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" A good traveller has no fixed plans,

and is not intent on arriving "

Lao Tzu

Inhabiting Our Vulnerability

November 28th, 2016
'Fallen Fragility' _ Russell Styles

‘Fallen Fragility’ – Russell Styles

Vulnerability is not a weakness, a passing indisposition, or something we can arrange to do without, vulnerability is not a choice, vulnerability is the underlying, ever present and abiding undercurrent of our natural state. To run from vulnerability is to run from the essence of our nature, the attempt to be invulnerable is the vain attempt to become something we are not and most especially, to close off our understanding of the grief of others. More seriously, in refusing our vulnerability we refuse the help needed at every turn of our existence and immobilize the essential, tidal and conversational foundations of our identity.

To have a temporary, isolated sense of power over all events and circumstances, is a lovely illusionary privilege and perhaps the prime and most beautifully constructed conceit of being human and especially of being youthfully human, but it is a privilege that must be surrendered with that same youth, with ill health, with accident, with the loss of loved ones who do not share our untouchable powers; powers eventually and most emphatically given up, as we approach our last breath.

The only choice we have as we mature is how we inhabit our vulnerability, how we become larger and more courageous and more compassionate through our intimacy with disappearance, our choice is to inhabit vulnerability as generous citizens of loss, robustly and fully, or conversely, as misers and complainers, reluctant and fearful, always at the gates of existence, but never bravely and completely attempting to enter, never wanting to risk ourselves, never walking fully through the door.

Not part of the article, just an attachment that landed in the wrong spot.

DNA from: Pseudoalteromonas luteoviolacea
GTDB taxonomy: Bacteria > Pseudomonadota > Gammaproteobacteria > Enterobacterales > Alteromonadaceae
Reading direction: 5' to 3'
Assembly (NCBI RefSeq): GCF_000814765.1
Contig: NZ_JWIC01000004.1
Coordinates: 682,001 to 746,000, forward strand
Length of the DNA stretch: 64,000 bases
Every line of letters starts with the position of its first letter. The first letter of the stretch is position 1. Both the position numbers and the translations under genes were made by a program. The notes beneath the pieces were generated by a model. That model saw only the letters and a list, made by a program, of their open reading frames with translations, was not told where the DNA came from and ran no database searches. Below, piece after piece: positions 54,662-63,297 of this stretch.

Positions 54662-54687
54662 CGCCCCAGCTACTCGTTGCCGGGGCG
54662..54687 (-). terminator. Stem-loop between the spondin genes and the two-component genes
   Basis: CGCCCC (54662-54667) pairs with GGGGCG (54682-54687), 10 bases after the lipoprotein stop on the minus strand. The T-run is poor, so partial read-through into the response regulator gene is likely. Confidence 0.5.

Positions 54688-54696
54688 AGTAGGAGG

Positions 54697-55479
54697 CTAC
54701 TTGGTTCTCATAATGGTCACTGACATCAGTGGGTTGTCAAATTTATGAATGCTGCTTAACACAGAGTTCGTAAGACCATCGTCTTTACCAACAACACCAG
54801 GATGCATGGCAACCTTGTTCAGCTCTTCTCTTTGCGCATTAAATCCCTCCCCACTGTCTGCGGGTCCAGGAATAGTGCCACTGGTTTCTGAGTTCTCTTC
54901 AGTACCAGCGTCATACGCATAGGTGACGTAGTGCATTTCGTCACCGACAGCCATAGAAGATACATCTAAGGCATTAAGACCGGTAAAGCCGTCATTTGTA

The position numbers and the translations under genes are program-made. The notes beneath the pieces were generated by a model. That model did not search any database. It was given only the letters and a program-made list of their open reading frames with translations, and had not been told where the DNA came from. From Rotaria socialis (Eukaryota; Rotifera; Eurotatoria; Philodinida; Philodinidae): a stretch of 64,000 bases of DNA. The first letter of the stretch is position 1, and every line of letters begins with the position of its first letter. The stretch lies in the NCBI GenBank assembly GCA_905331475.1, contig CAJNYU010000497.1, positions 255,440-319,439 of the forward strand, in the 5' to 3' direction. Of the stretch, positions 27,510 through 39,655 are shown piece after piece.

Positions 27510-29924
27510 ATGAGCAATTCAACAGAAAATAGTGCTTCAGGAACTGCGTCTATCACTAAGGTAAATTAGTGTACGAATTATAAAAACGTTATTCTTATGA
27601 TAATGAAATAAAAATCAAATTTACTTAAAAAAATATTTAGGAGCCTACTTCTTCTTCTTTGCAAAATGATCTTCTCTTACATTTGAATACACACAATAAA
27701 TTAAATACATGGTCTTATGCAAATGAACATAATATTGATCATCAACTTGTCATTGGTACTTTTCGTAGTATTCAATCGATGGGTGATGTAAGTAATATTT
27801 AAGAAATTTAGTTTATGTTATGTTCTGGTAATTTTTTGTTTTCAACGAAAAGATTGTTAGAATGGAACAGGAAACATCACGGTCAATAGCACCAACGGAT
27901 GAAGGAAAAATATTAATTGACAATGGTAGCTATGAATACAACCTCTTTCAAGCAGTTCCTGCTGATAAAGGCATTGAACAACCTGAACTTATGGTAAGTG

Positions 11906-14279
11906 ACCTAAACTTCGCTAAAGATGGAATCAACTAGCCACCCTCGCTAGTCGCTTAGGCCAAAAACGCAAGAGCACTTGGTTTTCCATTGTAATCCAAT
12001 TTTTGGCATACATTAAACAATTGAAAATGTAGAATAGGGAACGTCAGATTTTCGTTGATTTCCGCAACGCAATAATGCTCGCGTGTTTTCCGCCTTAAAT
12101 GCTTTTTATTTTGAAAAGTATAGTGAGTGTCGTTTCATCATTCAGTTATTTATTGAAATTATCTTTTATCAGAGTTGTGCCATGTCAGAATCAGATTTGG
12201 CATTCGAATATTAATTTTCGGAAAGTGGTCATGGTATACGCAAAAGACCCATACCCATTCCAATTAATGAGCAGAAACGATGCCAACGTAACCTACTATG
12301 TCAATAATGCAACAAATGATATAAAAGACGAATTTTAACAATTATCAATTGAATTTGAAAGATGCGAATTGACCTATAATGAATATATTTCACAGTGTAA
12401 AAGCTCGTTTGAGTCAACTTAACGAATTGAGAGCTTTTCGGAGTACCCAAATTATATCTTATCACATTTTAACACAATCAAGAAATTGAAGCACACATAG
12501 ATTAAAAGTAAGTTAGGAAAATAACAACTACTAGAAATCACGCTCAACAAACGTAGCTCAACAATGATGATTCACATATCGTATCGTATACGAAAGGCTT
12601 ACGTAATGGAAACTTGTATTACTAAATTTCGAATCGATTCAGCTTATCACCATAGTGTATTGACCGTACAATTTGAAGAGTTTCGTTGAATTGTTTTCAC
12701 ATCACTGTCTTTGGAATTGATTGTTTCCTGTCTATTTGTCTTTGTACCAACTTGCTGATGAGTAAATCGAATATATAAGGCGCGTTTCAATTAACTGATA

~ David Whyte

Buddhist monks are walking on a wooden bridge in mist sunrise

2 Responses to “Inhabiting Our Vulnerability”

  1. Beautifull. I walked fully through these doors. It is when you become genuine . Embracing, accepting all vulnerabilities that come with Empathy makes the Soul breathe. But it is not always seen that way.
    Vulnerability makes us genuine. It is OK. We should tell our children this.
    Love Mimsy

  2. This is so apt for me at present, Philip. I am having health problems especially with my mobility and

    balance which has made me feel vulnerable, but I have been reluctant and ashamed to admit it until

    now.

    I have just last week admitted that I need help from others and have taken steps towards

    feeling safer in my home. Thank so much for sharing this wonderful and inspiring piece.

    Love and Blessings

    Anne

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